A woman who has been panning for gold in Britain since she was a toddler has turned her precious nuggets and flakes into a wedding ring.
Daisy Thurkettle-Roper, 25, has been prospecting in the UK’s rivers since she could stand and has been stashing her gold away for a special occasion.
Now she has used her treasure collected from river beds across the country to create unique wedding bands for herself and new husband Martyn Roper, 28.
“I’ve panned for gold ever since I was about three years old and could stand in the shallows and not get blown over,” said Daisy, from Leeds.
“I’ve kept all the gold I have ever found and there seemed to be nothing more perfect and romantic than using it for our wedding rings.”
Daisy, a Phd student at Leeds University, has spent years exploring the rivers of Scotland and Wales with her dad Vince Thurkettle.
As a toddler she would wade into the river with the water lapping around the top of her boots.
But her hours were well spent and after 20 years she amassed a small fortune.
“I have been gold panning most of my life and it is such good fun,” she said.
“There is a point I always remember when your back is aching and you have been in the river for five hours and you are covered in mosquito bites.
“Then you get to the bottom of the pan and see a flake of gold and it gleams and sparkles and you soon forget you are cold and wet.”
Daisy collected the final flakes for the wedding bands together with husband Martyn during a trip to Wales.
“My husband had never prospected before and it was really romantic to be able to spend the weekend looking for the gold for our wedding rings together,” she said.
“We were searching in the River Wenn near Dolgellau and it was really picturesque with lots of mossy over-hangings.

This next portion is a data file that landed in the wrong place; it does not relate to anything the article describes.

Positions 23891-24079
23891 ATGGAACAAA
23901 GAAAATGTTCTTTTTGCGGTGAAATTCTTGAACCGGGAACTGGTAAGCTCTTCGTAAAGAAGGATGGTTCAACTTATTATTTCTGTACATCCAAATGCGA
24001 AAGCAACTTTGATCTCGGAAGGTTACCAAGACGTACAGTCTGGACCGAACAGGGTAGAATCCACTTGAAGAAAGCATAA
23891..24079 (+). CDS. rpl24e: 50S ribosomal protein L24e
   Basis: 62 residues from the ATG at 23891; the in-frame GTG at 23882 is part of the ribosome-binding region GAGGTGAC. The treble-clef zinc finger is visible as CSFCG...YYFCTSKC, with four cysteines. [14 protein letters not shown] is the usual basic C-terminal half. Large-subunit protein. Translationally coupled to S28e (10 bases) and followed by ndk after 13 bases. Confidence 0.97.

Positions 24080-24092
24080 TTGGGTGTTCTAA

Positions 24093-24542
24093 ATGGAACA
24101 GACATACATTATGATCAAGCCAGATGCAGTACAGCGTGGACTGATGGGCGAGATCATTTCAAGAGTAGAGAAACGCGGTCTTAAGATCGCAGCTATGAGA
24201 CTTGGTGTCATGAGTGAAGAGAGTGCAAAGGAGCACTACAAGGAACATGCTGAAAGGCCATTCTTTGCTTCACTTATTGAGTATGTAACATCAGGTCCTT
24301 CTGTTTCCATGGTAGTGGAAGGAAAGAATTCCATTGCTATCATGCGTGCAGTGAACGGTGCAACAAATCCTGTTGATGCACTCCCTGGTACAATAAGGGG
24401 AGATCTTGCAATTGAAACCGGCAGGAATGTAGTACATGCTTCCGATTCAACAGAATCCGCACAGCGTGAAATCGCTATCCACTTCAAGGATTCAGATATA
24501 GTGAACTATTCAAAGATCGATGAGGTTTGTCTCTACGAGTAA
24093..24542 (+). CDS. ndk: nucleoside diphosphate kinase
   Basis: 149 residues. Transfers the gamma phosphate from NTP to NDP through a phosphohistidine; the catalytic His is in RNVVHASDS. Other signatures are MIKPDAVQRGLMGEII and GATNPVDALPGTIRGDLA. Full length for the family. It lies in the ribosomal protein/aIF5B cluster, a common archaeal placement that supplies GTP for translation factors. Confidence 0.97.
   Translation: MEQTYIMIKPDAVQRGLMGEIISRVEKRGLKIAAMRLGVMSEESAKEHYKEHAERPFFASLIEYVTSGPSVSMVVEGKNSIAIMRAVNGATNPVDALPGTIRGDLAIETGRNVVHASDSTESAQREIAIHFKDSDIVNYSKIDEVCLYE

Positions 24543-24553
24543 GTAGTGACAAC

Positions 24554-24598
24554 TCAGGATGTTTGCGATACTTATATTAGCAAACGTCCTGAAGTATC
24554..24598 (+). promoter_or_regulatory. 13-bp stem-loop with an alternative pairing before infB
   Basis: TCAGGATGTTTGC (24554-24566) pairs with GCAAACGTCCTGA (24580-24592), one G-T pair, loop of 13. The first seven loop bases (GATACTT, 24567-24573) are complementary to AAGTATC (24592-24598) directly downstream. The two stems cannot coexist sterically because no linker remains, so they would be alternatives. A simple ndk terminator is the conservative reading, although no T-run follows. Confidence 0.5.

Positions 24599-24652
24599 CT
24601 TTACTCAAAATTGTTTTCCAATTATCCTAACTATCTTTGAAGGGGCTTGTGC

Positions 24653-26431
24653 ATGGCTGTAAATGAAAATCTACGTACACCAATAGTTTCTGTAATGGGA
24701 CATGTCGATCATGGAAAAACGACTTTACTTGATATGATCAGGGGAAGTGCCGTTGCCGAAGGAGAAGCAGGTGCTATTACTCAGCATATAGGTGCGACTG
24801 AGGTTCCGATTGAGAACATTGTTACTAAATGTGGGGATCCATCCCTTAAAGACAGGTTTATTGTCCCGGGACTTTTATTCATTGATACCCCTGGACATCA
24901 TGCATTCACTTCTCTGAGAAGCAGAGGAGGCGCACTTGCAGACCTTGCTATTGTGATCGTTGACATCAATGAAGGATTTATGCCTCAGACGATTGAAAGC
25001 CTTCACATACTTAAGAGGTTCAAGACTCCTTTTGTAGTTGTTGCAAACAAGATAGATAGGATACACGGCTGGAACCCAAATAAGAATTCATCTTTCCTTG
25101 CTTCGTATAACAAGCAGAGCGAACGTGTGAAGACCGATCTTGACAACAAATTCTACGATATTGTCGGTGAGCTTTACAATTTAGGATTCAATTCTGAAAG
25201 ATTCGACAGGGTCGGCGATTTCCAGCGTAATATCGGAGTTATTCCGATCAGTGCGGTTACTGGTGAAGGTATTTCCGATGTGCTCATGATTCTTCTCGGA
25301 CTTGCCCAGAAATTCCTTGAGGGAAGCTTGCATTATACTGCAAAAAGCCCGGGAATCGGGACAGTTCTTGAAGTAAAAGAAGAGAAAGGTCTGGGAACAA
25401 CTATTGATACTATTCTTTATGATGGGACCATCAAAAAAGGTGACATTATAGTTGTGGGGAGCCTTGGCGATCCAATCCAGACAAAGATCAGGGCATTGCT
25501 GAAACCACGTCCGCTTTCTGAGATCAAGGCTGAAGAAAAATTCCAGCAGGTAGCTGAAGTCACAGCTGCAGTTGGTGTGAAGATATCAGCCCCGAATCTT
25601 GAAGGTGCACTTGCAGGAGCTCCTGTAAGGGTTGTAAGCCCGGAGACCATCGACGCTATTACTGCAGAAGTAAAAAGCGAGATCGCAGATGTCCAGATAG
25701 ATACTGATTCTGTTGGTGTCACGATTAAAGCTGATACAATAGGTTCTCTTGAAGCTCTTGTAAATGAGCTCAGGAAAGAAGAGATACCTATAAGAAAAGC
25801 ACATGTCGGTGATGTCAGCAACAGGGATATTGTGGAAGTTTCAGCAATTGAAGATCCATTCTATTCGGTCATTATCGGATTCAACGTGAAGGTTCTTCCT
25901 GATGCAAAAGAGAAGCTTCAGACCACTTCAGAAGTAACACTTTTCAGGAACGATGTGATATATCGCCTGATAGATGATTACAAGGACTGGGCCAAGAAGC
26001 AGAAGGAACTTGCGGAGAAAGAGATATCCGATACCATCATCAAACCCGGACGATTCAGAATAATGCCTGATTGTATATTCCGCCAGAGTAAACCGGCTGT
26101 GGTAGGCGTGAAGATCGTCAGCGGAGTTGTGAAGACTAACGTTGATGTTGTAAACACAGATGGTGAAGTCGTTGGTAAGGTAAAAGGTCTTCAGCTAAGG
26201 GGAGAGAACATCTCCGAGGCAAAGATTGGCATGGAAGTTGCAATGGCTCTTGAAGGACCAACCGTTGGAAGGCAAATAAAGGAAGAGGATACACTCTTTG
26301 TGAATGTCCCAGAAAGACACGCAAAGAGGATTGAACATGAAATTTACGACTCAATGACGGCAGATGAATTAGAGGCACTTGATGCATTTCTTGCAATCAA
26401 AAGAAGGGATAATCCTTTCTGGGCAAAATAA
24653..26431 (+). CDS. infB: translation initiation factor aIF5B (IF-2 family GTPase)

“It was hard work and back-breaking as you have to dig enormous holes, but it was worth it.
“To go to a beautiful river and hunt together for our gold was amazing and I could not have imagined a more perfect preparation for the ceremony.”
Daisy’s gold collection was then taken to a jeweller, who crafted it into two special wedding rings worth £600 each.
“We were able to help melt down the gold, make the rings and polish them,” added Daisy, who got married in Scotland.
“It’s absolutely amazing to think we found the tiny flakes of gold in bits of dirt and now they have all been put together into rings which fit our fingers perfectly.
“It was a wonderful idea and will make our wedding day special for us forever.”
The UK’s last gold rush was in Kidonnan in Scotland in 1869 when a gold-panner struck lucky in the River Helmsdale.
Within months hundreds of hopefuls had descended on the normally deserted Scottish Glen.
But the prospectors left within three years and nowadays most people don’t realise there is gold to be found in Britain.
“Lots of people don’t know Britain has its own gold and has had gold rushes,” said Daisy, who organised gold-panning for her wedding guests.
“But there is nothing more satisfying than seeing your little bottle slowly fill up with flakes of gold, everyone should give it a try.”